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A Lake Oswego police officer or firefighter answers readers' questions each week in this space.

With the upcoming seat belt enforcement details happening this month, I've heard you can be stopped for wearing a seat belt when the shoulder strap is tucked under your arm. Is that true?

Yes, this is true. If a seat belt system has both a lap and shoulder belt, Oregon Revised Statute (ORS) 811.210 requires proper usage and fit of that system. Proper fit means the lap belt is positioned low across the thighs and the shoulder belt is over the collar bone and away from the neck. Having that proper fit is incredibly important to help appropriately disperse the effects of the traffic crash over more solid, skeletal parts of the body. We all know in the event of a crash the seat belt locks into place and in doing so, significantly reduces the chance of injury or death in a collision. If the shoulder strap is tucked under the arm and you are involved in a collision, that strap is now resting along the softer parts of your anatomy instead of those more robust structures. As the occupant moves in the vehicle cabin during the collision, that locked seat belt will press into the soft areas of their anatomy and that could result in significant internal injuries.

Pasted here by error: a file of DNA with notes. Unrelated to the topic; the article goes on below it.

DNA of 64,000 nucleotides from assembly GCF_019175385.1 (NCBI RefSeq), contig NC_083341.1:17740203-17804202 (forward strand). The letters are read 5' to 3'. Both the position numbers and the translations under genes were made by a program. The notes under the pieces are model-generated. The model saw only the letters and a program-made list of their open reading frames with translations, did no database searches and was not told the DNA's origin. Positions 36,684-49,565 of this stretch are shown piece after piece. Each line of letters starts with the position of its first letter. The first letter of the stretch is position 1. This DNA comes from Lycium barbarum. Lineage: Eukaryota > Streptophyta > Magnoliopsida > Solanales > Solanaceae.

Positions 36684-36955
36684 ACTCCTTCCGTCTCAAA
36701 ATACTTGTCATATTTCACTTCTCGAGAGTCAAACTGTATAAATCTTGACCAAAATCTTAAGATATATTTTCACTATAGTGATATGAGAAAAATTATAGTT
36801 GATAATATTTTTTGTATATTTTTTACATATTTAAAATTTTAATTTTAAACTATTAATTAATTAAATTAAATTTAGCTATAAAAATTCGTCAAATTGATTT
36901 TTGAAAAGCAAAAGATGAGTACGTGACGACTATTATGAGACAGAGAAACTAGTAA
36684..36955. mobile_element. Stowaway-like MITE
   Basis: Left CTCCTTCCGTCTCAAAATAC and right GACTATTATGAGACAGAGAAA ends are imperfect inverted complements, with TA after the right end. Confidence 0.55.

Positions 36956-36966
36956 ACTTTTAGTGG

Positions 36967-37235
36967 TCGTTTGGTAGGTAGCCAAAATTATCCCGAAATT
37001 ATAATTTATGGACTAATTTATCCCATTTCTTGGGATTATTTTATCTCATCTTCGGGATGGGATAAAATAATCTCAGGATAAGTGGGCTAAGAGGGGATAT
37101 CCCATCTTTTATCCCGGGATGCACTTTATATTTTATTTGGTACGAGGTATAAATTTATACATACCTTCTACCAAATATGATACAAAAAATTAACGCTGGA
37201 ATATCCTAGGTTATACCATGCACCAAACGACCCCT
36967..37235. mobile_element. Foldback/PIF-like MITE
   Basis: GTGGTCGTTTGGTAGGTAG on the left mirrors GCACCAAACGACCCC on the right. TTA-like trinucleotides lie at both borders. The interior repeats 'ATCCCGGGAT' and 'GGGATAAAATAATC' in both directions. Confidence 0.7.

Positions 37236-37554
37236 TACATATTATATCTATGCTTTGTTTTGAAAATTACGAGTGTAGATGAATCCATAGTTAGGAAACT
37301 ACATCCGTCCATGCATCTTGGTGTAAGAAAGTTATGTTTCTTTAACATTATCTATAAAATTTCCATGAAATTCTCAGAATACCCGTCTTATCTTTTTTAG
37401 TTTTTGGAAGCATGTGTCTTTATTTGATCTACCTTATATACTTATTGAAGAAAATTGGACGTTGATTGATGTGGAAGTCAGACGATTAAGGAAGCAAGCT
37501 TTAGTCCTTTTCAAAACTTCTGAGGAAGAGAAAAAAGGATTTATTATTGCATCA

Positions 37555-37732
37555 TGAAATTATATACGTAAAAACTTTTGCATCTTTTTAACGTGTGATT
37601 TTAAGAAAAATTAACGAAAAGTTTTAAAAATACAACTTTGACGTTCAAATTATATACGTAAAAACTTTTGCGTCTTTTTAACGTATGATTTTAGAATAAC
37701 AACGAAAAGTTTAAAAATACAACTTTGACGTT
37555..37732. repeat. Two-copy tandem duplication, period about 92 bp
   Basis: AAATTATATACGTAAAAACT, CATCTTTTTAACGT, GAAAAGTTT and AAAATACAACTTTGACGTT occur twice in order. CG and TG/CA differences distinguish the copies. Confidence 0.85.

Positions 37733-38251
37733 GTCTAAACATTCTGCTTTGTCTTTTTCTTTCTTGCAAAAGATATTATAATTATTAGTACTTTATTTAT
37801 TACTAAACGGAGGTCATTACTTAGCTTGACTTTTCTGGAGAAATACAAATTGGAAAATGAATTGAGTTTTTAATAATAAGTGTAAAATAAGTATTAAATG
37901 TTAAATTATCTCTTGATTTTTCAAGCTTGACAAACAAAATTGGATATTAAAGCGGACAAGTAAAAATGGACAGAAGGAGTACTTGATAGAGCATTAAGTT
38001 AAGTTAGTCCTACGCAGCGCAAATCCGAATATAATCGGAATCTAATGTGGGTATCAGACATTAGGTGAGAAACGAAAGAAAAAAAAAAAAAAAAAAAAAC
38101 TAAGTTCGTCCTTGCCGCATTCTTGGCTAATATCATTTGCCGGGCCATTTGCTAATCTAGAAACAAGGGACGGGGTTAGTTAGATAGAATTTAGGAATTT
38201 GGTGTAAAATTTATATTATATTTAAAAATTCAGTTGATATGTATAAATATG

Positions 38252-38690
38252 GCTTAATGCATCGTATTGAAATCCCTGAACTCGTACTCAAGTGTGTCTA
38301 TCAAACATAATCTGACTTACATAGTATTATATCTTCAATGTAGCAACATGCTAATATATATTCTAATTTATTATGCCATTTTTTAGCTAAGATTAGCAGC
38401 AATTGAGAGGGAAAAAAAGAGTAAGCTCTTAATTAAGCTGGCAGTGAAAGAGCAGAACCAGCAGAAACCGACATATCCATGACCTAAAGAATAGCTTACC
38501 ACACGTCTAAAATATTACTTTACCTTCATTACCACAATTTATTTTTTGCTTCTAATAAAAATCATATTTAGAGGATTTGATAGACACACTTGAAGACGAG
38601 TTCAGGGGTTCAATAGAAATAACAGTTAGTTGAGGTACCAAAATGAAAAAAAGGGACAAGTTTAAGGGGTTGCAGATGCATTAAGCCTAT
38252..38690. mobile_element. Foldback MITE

Most of the reasons we hear for improper shoulder strap placement are related to comfort. To help that comfort issue and still remain safe, most shoulder straps are adjustable at the vehicle pillar so you can play around with the setting to see what fits and feels best. Additionally, you can look at several after market covers that provide some padding on the seatbelt near your collar bone, provided they don't interfere with the how the seat belt works.

Please wear properly wear your seat belt and ensure others in your vehicle do too. Drive safe!

— Clayton Simon, traffic lieutenant

To submit a question, call Editor Patrick Malee at 503-479-2379 or send an email to This email address is being protected from spambots. You need JavaScript enabled to view it..


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